At room temperature, nitric oxide is a colorless gas with a sweet odor. It is slightly soluble in water, but is highly reactive. Although the gas itself is non-flammable, it will accelerate combustion and increase the risk of fire and explosion in combustible and flammable materials.
Uses of the chemical
The main sources of nitrogen oxide's emissions (including nitric oxide) are combustion processes. Fossil fuel power stations, motor vehicles and domestic combustion appliances emit nitrogen oxides, mostly in the form of nitric oxide. The chemical is used occupationally in the bleaching of rayon and in the manufacture of nitric acid. Nitric oxide can be present at significant concentrations in ambient and indoor air. It is used medically by inhalation to produce selective pulmonary vasodilation and to improve oxygenation in patients with various forms of pulmonary hypertension.
Absorption, distribution, metabolism and excretion (ADME)
Nitric oxide is a gas; therefore, absorption can only occur through the eyes and lungs. However, it will have contact effects with the skin. In the presence of moisture and oxygen, corrosive conditions will develop as a result of the formation of nitric and nitrous acids. The major proportion of inhaled nitric oxide reaches the deeper parts of the lungs and reacts with hemoglobin in erythrocytes to form nitrosyl hemoglobin, which is converted immediately to nitrite and nitrate. The nitrite and nitrate are then transferred to the serum, and the greater part of the nitrate is excreted into the urine through the kidneys. Most of the inhaled nitric oxide is eventually eliminated from the body as nitrate.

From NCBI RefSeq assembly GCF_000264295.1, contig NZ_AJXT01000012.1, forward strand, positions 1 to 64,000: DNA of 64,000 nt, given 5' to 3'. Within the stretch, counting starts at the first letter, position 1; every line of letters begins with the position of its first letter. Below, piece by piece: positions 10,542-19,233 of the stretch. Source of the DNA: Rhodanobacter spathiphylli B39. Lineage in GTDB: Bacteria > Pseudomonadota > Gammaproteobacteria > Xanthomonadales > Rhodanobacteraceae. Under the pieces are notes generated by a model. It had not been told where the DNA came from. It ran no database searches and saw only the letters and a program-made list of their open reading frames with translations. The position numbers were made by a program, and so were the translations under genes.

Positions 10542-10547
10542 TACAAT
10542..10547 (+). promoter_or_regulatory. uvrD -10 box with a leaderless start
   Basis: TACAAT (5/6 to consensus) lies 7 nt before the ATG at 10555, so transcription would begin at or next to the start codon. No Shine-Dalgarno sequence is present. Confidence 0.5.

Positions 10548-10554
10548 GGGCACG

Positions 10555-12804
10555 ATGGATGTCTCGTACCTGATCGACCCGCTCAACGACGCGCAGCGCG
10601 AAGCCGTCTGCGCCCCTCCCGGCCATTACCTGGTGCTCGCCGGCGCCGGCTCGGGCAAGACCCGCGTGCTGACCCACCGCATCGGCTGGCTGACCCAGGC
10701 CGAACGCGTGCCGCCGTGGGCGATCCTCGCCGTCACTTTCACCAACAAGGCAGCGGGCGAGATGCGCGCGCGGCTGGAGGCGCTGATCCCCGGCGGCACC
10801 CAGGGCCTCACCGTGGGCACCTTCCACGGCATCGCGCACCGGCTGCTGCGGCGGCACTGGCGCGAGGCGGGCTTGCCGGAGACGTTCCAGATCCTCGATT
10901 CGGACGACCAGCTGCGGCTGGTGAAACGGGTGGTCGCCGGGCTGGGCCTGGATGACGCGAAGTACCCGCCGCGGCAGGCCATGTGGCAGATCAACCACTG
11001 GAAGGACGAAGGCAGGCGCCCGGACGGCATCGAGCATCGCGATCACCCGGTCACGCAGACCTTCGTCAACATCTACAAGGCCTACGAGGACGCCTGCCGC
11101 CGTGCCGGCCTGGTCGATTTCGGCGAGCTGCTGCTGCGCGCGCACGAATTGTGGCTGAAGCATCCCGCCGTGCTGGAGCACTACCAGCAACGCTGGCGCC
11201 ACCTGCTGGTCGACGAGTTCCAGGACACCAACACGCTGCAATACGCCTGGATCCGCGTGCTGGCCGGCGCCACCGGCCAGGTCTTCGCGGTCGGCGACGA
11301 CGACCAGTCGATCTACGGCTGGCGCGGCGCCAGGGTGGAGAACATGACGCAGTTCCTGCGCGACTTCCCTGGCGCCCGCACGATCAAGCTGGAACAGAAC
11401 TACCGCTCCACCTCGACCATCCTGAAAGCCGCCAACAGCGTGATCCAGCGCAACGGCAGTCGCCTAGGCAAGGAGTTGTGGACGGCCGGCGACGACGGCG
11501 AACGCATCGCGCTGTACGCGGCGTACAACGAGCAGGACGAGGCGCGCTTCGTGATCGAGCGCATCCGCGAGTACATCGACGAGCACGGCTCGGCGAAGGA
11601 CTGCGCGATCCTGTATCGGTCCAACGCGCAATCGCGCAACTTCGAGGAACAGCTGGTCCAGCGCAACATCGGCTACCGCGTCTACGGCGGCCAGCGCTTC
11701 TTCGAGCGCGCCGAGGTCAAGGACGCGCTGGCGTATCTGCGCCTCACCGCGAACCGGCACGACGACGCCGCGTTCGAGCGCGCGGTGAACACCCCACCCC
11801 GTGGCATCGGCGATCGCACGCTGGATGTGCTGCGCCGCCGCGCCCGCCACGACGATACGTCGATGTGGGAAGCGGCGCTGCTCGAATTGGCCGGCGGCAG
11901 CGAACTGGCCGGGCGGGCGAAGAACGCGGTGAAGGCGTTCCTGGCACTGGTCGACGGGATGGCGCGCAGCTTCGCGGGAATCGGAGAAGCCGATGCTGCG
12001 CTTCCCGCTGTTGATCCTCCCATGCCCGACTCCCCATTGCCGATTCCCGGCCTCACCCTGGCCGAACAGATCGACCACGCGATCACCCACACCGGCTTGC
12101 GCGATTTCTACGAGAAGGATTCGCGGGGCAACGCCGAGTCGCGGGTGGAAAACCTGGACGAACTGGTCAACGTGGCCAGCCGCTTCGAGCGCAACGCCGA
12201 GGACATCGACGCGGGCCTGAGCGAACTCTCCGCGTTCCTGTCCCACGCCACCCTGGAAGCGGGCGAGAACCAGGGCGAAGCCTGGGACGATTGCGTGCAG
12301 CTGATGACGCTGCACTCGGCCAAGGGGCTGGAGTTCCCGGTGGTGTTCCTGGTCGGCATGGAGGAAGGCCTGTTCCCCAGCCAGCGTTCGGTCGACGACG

Clinical effects of acute exposure
Nitric oxide is a skin, eye and mucous membrane irritant. This is due to the fact that moisture and oxygen convert nitric oxide into nitric and nitrous acids. The most hazardous effects of nitric oxide are to the lungs. Inhalation causes symptoms of coughing and shortness of breath, along with a burning in the throat and chest. Patients may experience nausea and fatigue. Some pulmonary symptoms may be delayed several hours. Methemoglobinemia may also occur.
In-field treatment prior to arrival at a healthcare facility
- Remove the patient from the contaminated area. Nitric oxide's effects on the lungs increase upon exertion. All patients should be carried from the contaminated area.
- Flood skin and eyes with water.
- If patient is experiencing difficulty breathing, coughing that does not resolve with fresh air or tightness in the chest, administer oxygen if available. All patients with pulmonary symptoms should be transported to the emergency room.
Special note to first responders:
- Wear a positive-pressure self-contained breathing apparatus (SCBA).
- Wear chemical-protective clothing that is specifically recommended by the manufacturer.
24-hour Poison Control Center hotline:
Treatment of exposures in a healthcare facility
- When the patient arrives at the healthcare facility, irrigate the eyes and skin with copious amounts of water.
- Monitor for respiratory distress and administer oxygen or assist with ventilation as necessary. Treat bronchospasm with inhaled beta 2 agonists.
- Pulmonary edema may develop and is a delayed effect.
- Methemoglobinemia may occur because nitric oxide has a high affinity for hemoglobin. It is the most rapidly binding ligand of hemoglobin currently known and oxidizes reduced hemoglobin to methemoglobin.
- Acidosis may occur secondary to anoxia.
- Nitric oxide has been shown to inhibit both platelet adhesion and aggregation (anticoagulation).
For more poison prevention and first aid information, call the Poison Control Center toll-free, 1-800-222-1222.